If 2015's "Unfriended
" acted as stinging tech-age commentary, a disturbing cautionary thriller about the toxicity of social media featuring a group of friends all guilty on some level in the cyberbullying of a classmate driven to suicide, "Unfriended: Dark Web" has substantially less on its mind while taking far greater leaps in logic. Save for perhaps a general anti-theft message, this is an emptily mean-spirited standalone sequel where nearly all of its characters are completely innocent, victims of circumstance rather than participants intrinsically muddied in the waters of the instigating event. It's a seemingly small but certainly impactful distinction; whereas the first film was sociologically provocative and complex even without its horror elements, this one could not survive as a straight drama. Take away the brutally nasty ends it has up its sleeve, and there wouldn't be a reason for its existence.
Matias (Colin Woodell) has brought home a used laptop. After successfully guessing the previous owner's login password, he gets to work uploading a sign-language program which will allow him to better communicate online with deaf girlfriend Amaya (Stephanie Nogueras). When Matias makes the mistake of signing into previous user Norah C. IV's Facebook account, he is inundated with obscure messages inquiring about plane tickets and money transfers. As a game night over Skype begins between Matias and his palslongtime couple Serena (Rebecca Rittenhouse) and Nari (Betty Gabriel), conspiracy podcaster AJ (Connor Del Rio), deejay Lexx (Savira Windyani), and London-based Damon (Andrew Lees)he is contacted by someone who claims his or her computer has been stolen. Soon, the lot of themincluding an unaware Amayawill be thrust into a deadly game where not everything is as it seems, their assailant's most forbidding secrets lurking within the unGoogleable dark web.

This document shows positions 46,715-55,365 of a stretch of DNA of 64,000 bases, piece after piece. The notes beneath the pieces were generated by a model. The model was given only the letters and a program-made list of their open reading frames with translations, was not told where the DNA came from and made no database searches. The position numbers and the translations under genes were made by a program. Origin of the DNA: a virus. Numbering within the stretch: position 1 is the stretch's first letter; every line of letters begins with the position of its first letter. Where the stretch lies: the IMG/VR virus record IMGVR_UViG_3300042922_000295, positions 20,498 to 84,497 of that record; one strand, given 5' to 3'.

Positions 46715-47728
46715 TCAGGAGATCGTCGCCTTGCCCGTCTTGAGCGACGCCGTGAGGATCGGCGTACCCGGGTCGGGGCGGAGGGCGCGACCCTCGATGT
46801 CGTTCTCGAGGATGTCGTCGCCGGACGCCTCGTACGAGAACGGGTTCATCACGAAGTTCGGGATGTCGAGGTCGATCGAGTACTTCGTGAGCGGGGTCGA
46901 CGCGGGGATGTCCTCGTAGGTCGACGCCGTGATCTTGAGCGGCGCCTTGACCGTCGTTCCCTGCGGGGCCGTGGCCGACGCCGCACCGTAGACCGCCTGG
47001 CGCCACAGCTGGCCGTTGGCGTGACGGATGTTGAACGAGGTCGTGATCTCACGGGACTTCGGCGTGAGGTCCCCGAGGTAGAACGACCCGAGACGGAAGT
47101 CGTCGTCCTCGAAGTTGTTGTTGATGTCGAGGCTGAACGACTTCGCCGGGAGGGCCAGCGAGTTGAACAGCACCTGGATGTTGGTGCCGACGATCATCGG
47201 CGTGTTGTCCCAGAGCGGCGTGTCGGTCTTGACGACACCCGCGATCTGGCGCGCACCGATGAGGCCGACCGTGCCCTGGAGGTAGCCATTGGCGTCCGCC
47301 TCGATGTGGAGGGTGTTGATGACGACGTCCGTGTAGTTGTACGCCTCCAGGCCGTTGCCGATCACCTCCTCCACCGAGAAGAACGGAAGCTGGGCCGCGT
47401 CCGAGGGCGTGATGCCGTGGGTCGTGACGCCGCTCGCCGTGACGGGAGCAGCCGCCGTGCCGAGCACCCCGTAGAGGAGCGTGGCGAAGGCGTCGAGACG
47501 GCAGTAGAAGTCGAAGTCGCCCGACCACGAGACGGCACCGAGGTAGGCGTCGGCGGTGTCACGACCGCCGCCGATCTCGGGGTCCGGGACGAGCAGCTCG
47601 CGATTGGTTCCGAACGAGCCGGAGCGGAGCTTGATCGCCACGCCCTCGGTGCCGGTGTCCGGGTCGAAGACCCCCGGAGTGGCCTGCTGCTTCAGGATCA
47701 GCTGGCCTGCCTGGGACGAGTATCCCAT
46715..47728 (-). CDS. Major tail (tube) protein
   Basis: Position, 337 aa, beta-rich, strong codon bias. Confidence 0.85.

"Unfriended: Dark Web" is a hollow, albeit technically well-crafted, vessel. Told completely via Matias' computer screen, this in-real-time potboilerlike its predecessor
is conceptually impressive and ably pulled off. By the very nature it was already done once before, however, its style is decidedly less novel. Making his directorial debut, Stephen Susco (writer of 2004's "The Grudge
" and 2006's "The Grudge 2
") shrewdly parses the details of his plot like breadcrumbs. It takes a while to fully grasp who our guide is and the circumstances surrounding his use of what is clearly someone else's laptop. Alas, the more we learn, the more convoluted, and then outright ridiculous, the proceedings become. If the first "Unfriended" ratcheted up palpable terror by narrowing in on the acidic dishonesty eating away at its characters and their relationships, this one has nowhere to take its participants as they are lined up and mercilessly dispatched in succession.
For a film as nasty as this one, "Unfriended: Dark Web" ought to make a more lasting impression than it does. It's involving much of the time, and the performances are without fault; Rebecca Rittenhouse is especially impressive as Serena, particularly during an emotionally raw scene where she is faced with an unthinkable choice. For a shocker based very specifically in the here and now, though, there is a discomfiting cynicism lingering beneath the surface of a bleak, twisty, finally silly narrative crying out for a deeper purpose. Sure, the web can be a dangerous place if one is not careful, but "Unfriended: Dark Web" simply doesn't offer enough to think about or cling to as it wallows in slickly designed but thematically shallow cruelty.